Map_of_Wales

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A few months ago, Dr Tom Crick, Senior Lecturer in Computing Science (and Director of Undergraduate Studies) in the Department of Computing & Information Systems at Cardiff Metropolitan University and Chair of Computing at School Wales got in touch to encourage us to run a Picademy in Wales, offering the support and encouragement we needed in order to make it happen. He says:

This is perfect timing for the first Picademy Cymru and a great opportunity for teachers, even though we still have significant uncertainty around reform of the ICT curriculum in Wales. Nevertheless, there are hundreds of teachers across Wales who have been working hard, particularly at a grassroots level with Computing At School and Technocamps, to embed more computing, programming and computational thinking skills into the existing ICT curriculum, as well as preparing for the new computer science qualifications. This will be a fantastic event and I look forward to helping out!

Join us for a tour of the factory, hands-on Raspberry Pi workshops, cross-curricular resource generation, and Welsh cakes. (If Eben and Liz don’t eat all the Welsh cakes before we get our hands on them. It’s been known to happen before.)

A digital making community for wildlife: Naturebytes camera traps

via Raspberry Pi

Start-up Naturebytes hopes their 3D printed Raspberry Pi camera trap (a camera triggered by the presence of animals) will be the beginning of a very special community of makers.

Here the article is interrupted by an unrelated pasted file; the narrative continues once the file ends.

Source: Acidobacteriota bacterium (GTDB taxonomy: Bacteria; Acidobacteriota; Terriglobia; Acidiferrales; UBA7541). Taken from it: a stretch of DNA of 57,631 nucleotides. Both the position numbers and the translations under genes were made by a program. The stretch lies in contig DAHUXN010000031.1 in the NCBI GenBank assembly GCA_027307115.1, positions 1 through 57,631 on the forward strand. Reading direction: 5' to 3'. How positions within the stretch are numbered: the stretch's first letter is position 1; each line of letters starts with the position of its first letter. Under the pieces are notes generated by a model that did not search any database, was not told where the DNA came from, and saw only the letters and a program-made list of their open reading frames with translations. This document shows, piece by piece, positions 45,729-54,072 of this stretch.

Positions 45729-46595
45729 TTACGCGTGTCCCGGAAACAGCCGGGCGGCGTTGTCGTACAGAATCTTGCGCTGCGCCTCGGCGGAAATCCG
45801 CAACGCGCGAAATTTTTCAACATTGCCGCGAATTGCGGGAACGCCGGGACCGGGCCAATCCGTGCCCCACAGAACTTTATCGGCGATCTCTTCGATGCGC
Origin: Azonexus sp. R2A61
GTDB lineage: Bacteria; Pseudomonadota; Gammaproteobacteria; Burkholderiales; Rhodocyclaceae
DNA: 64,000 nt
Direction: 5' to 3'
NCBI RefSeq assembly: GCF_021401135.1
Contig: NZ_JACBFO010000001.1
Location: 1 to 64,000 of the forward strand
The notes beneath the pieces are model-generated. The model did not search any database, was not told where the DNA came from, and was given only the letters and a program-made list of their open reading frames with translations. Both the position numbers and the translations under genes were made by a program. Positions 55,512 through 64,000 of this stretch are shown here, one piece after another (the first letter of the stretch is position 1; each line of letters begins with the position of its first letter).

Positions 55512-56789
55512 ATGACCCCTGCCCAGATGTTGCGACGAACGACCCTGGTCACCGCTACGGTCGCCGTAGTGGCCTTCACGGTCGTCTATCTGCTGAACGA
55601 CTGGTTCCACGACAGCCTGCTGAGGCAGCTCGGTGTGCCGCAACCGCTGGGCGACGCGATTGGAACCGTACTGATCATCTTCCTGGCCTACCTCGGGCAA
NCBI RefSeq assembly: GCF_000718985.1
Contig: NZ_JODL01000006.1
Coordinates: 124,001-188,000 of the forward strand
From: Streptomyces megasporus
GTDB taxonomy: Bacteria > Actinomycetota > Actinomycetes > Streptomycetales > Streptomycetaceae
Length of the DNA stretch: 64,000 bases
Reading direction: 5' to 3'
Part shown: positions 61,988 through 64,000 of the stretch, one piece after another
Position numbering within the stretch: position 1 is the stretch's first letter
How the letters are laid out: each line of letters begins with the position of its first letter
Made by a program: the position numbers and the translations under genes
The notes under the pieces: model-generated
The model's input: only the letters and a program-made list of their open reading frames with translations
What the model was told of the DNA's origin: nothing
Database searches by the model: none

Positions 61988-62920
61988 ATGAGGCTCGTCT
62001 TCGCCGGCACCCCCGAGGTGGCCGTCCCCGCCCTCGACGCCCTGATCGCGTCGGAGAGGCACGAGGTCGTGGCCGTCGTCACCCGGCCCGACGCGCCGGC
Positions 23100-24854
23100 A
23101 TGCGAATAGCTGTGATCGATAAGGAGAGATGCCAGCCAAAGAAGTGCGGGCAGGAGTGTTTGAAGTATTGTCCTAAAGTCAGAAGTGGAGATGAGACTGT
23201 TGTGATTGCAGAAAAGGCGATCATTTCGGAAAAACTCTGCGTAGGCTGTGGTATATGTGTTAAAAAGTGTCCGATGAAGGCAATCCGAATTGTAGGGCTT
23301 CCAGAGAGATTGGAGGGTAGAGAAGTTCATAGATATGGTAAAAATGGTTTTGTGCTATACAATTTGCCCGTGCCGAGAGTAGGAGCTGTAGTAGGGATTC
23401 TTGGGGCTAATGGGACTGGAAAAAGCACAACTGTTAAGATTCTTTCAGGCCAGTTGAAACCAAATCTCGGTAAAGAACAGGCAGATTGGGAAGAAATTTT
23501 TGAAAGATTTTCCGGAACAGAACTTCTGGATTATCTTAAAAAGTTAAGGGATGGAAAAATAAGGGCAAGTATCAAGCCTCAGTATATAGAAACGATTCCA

Supported by the Raspberry Pi Foundation’s Education Fund and Nesta, Naturebytes aims to establish a digital making community for wildlife with a very important purpose. Their gadgets, creations and maker kits (and, hopefully, those of others who get involved) will be put to use collecting real data for conservation and wildlife research projects – and to kick it all off, they took their prototype 3D printed birdbox-style camera trap kit to family festival Camp Bestival to see what everyone thought.

NatureBytes camera trap prototype

If you were one of the lucky bunch to enjoy this year’s Camp Bestival, you’d have seen them over in the Science Tent with a colourful collection of their camera trap enclosures. The enclosure provides a snug home for a Raspberry Pi, Pi camera module, passive infrared sensor (PIR sensor), UBEC (a device used to regulate the power) and battery bank (they have plans to add external power capabilities, including solar, but for now they’re using eight trusty AA batteries to power the trap).

A colourful collection of camera trap enclosures

A colourful collection of camera trap enclosures

The PIR sensor does the job of detecting any wildlife passing by, and they’re using Python to control the camera module, which in turn snaps photos to the SD card. If you’re looking for nocturnal animals then the Pi NoIR could be used instead, with a bank of infrared LEDs to provide illumination.

Naturebytes says:

When you’re aiming to create maker kits for all manner of ages, it’s useful to try out your masterpiece with actual users to see how they found the challenge.